What Your Estate Planning Clients Wish You Were Asking
Nearly 75% of high net worth individuals consider charity to be an important consideration in their financial and estate planning, according to a survey conducted in 2013 by U.S. Trust. This sounds like good news for charities, but the data also highlights a breakdown in action by professional advisors that can derail these good intentions. Only about half of poll respondents reported having charitable conversations with their advisors, leaving a large margin of high net worth clients with an important goal that their advisors are not helping them to meet.
Sometimes charity is overlooked during planning because clients and advisors have to overcome both factual and psychological stumbling blocks.
What keeps advisors from having this important conversation?
- A Focus on the Technical. Sometimes even in long-term client relationships, the advisor has not had many conversations about the client’s values and charitable interests. Some advisors focus more on the technical aspects of the planning, making it hard to move into a more values-based discussion.
- Lack of Knowledge. Some advisors lack extensive training on charitable planning techniques. Others may have learned about charitable planning at some point, but have not used their knowledge frequently enough in practice to be comfortable starting that conversation now.
- Hesitation to Engage Others. Charitable planning often requires advisors to engage with the whole family rather than just their client. This may concern some advisors seeking to have clear boundaries around who they represent in those interactions.
What concerns make it difficult for your clients?
- Fears of the Unknown. Some clients fear they might outlive their money, causing them to hesitate in taking action. Others worry they will leave their heirs with less than they intend. In reality, when done properly, charitable gifts can be included in an estate plan without a significant (or any) reduction to what is received by heirs.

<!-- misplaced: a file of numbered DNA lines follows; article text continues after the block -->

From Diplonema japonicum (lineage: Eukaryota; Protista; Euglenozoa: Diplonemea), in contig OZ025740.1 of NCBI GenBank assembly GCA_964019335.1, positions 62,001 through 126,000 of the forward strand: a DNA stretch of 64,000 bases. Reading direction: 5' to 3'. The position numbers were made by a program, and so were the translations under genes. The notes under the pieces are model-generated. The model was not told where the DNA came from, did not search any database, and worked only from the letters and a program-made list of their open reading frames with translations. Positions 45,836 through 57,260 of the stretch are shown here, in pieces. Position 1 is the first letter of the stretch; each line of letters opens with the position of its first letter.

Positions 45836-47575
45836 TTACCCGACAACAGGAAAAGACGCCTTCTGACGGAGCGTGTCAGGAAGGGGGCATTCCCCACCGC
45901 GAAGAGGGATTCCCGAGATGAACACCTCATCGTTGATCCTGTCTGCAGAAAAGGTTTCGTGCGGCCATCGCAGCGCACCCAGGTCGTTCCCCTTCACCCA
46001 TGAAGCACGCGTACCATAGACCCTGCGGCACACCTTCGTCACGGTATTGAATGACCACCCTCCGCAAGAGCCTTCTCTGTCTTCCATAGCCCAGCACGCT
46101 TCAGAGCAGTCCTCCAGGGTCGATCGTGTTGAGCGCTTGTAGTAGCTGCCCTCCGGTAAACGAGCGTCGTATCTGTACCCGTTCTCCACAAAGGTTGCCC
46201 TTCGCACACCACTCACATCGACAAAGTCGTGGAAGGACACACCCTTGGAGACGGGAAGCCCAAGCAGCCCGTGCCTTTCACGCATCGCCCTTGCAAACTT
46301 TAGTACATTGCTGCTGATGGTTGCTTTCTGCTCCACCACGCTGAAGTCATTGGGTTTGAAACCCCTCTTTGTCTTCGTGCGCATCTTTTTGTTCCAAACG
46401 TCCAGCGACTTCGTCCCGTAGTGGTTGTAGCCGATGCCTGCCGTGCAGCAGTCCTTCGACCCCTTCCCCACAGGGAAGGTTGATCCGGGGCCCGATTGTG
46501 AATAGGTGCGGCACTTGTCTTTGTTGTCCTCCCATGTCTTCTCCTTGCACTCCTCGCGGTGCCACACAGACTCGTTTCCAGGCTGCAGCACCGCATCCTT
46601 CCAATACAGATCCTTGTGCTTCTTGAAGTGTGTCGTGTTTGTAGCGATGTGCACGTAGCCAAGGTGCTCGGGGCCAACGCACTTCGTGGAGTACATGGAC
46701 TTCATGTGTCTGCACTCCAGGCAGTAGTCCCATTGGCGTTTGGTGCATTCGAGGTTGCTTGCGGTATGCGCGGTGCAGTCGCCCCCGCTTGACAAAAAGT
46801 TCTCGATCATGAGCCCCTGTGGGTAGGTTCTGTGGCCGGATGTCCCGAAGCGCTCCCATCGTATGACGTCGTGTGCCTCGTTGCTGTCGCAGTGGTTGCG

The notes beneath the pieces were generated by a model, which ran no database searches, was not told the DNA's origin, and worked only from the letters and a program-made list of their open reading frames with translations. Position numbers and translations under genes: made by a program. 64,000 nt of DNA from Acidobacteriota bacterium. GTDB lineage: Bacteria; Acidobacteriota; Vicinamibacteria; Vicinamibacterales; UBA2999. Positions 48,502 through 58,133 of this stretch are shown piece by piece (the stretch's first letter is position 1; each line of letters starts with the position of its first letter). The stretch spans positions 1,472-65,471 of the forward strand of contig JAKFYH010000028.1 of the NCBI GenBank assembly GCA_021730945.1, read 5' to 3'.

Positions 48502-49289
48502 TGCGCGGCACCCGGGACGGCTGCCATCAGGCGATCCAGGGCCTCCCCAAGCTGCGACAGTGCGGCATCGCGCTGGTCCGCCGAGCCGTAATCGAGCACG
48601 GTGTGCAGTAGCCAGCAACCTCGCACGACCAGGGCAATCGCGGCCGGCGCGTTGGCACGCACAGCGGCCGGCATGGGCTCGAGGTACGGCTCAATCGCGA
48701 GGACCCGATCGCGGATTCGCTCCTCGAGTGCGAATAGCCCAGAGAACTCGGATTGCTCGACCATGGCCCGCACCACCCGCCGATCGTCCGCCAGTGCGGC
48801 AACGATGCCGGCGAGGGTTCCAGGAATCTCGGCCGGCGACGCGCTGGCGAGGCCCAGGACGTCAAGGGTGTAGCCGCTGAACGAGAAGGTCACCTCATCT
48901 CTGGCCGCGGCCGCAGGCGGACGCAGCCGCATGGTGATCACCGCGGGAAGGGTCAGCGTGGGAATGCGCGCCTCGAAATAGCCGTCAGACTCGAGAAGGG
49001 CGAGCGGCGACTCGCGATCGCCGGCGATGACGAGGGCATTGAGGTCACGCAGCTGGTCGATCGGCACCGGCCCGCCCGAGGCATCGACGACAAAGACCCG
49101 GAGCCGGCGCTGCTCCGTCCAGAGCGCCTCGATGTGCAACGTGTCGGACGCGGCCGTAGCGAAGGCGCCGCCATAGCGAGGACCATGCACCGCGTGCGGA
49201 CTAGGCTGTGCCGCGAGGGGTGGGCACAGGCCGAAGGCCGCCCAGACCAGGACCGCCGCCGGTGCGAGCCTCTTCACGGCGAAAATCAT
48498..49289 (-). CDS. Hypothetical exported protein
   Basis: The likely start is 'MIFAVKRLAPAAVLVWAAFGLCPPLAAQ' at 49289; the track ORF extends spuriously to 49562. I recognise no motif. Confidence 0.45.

- Loss of Control. Clients sometimes have uncertainty about the nonprofits they want to support. They do not want to choose to support an organization and then be unable to change it if their interests change.
- Family Complexity. Each client has a unique family dynamic. This can sometime lead to difficulty holding a fruitful conversation with families about giving.
Family wealth and legacy planning, in the words of Tom Rogerson from Wilmington Trust, requires an integrated approach that allows a client to protect and grow their money, prepares money for their family and prepares their family for money. Philanthropy is a key factor for success in this work, since it provides a way for the family to connect around their values and work together to achieve impact.
To get started with your clients, we recommend beginning with discernment conversations to understand what is important to them. From there, you can share best practices for incorporating charity into their plans, which helps to address their concerns about longevity, cost, control, nonprofit uncertainty and tax benefits.
As philanthropic advisors, the Community Foundation can be your partner for these charitable planning conversations. We offer the opportunity to meet together with you and your client or to meet with them separately. Our consultations begin with discernment questions to identify the donors’ giving needs, document their story and structure a giving plan that fits their unique characteristics.
When desired, we can also facilitate family meetings. These gatherings often result in multiple generations coming together to connect to their family’s core values. Through a series of exercises, we assist family members in identifying and documenting those values and how they connect to their life experiences. In addition, we examine the charitable tools best fit for their needs and ways they can give together as a family.
To learn more about our charitable giving services or to request a meeting, please contact me, Tom Griffith, director of gift planning, at firstname.lastname@example.org or 315-883-5544.